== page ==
In addressing my first question, I found that all presidentas benefitted from centralized and exclusive presidential nomination procedures (see also Hinojosa 2012). Not only were they essentially handpicked by their predecessors, their publics’ were largely supportive of the outgoing president’s policies. While benefitting from continuity, with the exception of Fernández (as the former first lady, the only political wife in the group) they did not enjoy top placement or independent bases within their parties. As such, their nominations were perceived as somewhat surprising and occasionally met with party resistance. Yet, their outsider statuses likely explain why they were viewed as appropriate successors in the first place. Critically, Chinchilla, Bachelet, and Rousseff also campaigned on how they would change the face of politics. The combined approach of change and stability proved fruitful.
Regarding their impact, I examined three types of potential effects of their leadership on women:
- Appointing more women to political offices
- Positively influencing levels of political engagement and participation, political orientations, and support for women in politics among the general public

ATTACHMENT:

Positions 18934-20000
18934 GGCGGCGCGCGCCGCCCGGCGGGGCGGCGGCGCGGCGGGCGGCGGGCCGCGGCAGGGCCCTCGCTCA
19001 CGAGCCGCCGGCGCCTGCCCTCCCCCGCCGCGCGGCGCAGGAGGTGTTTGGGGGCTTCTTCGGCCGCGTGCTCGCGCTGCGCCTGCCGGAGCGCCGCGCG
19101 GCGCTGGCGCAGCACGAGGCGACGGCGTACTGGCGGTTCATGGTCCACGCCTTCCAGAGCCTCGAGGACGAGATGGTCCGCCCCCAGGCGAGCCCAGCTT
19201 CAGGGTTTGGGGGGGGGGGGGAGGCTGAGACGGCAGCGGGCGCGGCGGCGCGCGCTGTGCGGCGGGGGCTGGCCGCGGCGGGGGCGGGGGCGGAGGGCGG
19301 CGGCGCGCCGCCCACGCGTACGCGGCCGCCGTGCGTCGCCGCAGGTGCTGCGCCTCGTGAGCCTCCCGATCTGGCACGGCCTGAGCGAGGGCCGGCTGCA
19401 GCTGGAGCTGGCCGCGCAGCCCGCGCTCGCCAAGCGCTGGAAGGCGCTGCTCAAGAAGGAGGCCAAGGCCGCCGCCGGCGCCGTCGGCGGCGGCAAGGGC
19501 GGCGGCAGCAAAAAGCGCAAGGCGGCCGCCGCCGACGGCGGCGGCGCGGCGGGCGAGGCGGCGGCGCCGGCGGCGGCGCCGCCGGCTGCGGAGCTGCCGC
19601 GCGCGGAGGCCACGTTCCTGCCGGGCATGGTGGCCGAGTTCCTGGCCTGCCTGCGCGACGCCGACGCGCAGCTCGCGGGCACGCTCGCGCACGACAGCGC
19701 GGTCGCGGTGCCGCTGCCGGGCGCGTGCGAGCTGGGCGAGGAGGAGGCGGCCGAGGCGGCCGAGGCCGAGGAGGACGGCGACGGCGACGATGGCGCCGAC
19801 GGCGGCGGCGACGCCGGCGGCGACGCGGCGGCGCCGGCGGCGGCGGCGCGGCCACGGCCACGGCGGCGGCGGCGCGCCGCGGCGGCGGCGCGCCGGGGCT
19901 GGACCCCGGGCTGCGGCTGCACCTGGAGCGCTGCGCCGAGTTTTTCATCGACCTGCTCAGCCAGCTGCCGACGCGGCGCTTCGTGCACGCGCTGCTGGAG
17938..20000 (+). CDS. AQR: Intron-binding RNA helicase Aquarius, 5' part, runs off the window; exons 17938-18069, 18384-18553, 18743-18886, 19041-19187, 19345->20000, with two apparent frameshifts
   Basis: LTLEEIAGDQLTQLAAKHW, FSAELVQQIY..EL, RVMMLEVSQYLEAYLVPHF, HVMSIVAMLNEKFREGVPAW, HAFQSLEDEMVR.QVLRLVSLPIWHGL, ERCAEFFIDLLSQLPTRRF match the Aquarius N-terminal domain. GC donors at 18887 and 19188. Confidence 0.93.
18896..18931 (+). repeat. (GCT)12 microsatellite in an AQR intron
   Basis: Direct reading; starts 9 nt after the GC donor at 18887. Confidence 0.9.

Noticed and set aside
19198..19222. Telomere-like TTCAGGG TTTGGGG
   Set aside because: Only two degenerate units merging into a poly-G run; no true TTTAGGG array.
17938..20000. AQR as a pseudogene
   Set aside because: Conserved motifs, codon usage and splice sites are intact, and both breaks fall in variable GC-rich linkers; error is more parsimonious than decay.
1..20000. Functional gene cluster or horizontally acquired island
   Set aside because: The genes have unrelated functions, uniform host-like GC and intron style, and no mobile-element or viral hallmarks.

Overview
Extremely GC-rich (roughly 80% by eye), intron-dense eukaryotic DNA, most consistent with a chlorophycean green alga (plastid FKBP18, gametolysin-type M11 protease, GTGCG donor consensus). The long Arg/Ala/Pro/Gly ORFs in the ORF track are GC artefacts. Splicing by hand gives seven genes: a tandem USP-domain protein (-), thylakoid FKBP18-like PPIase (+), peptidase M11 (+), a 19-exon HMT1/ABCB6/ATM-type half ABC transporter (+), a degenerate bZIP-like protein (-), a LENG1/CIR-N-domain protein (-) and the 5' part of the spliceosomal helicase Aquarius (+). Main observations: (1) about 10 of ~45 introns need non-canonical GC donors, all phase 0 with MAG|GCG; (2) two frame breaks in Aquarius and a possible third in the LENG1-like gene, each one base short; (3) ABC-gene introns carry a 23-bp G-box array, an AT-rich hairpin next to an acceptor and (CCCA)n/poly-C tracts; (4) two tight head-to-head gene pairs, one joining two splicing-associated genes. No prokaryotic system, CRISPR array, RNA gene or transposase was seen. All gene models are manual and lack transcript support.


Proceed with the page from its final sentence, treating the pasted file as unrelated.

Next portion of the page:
- Supporting policies on behalf of women
Throughout, I compared women to their male predecessors. Because of their strong ties to the outgoing presidents, we might have expected the presidentas to behave fairly similarly. Yet, as women, they may have done more to empower women than their male counterparts. My analysis identified mixed evidence. While presidents Bachelet and Rousseff prioritized appointing more women than did their male counterparts, this did not seem to hold true for either Chinchilla or Fernández. In analyzing data from representative surveys and from my interviews, findings confirmed key differences between the presidentas. More positive shifts in public opinion and participation were linked to Rousseff’s presidency (my book only covered her first term—it does did not account her cataclysmic fall from grace and subsequent impeachment) while Bachelet’s showed little consistent or significant effects. In interviews, respondents easily identified positive influences Rousseff’s and Bachelet’s presidencies offered. In contrast, both the representative surveys and interviews concerning Chinchilla and Fernández regularly indicated backsliding. Support for women’s policies proved most prevalent in Bachelet’s presidencies. Rousseff, to a lesser degree, also made women’s issues an important part of her first term. While many programs were extensions of Lula’s, Rousseff added more depth to existing programs. She also connected seemingly gender neutral policies to women, particularly poor women. We see little prioritization of women’s issues, in contrast, during Fernández’s and Chinchilla’s presidencies, affirming the variability in positive effects of presidentas on women.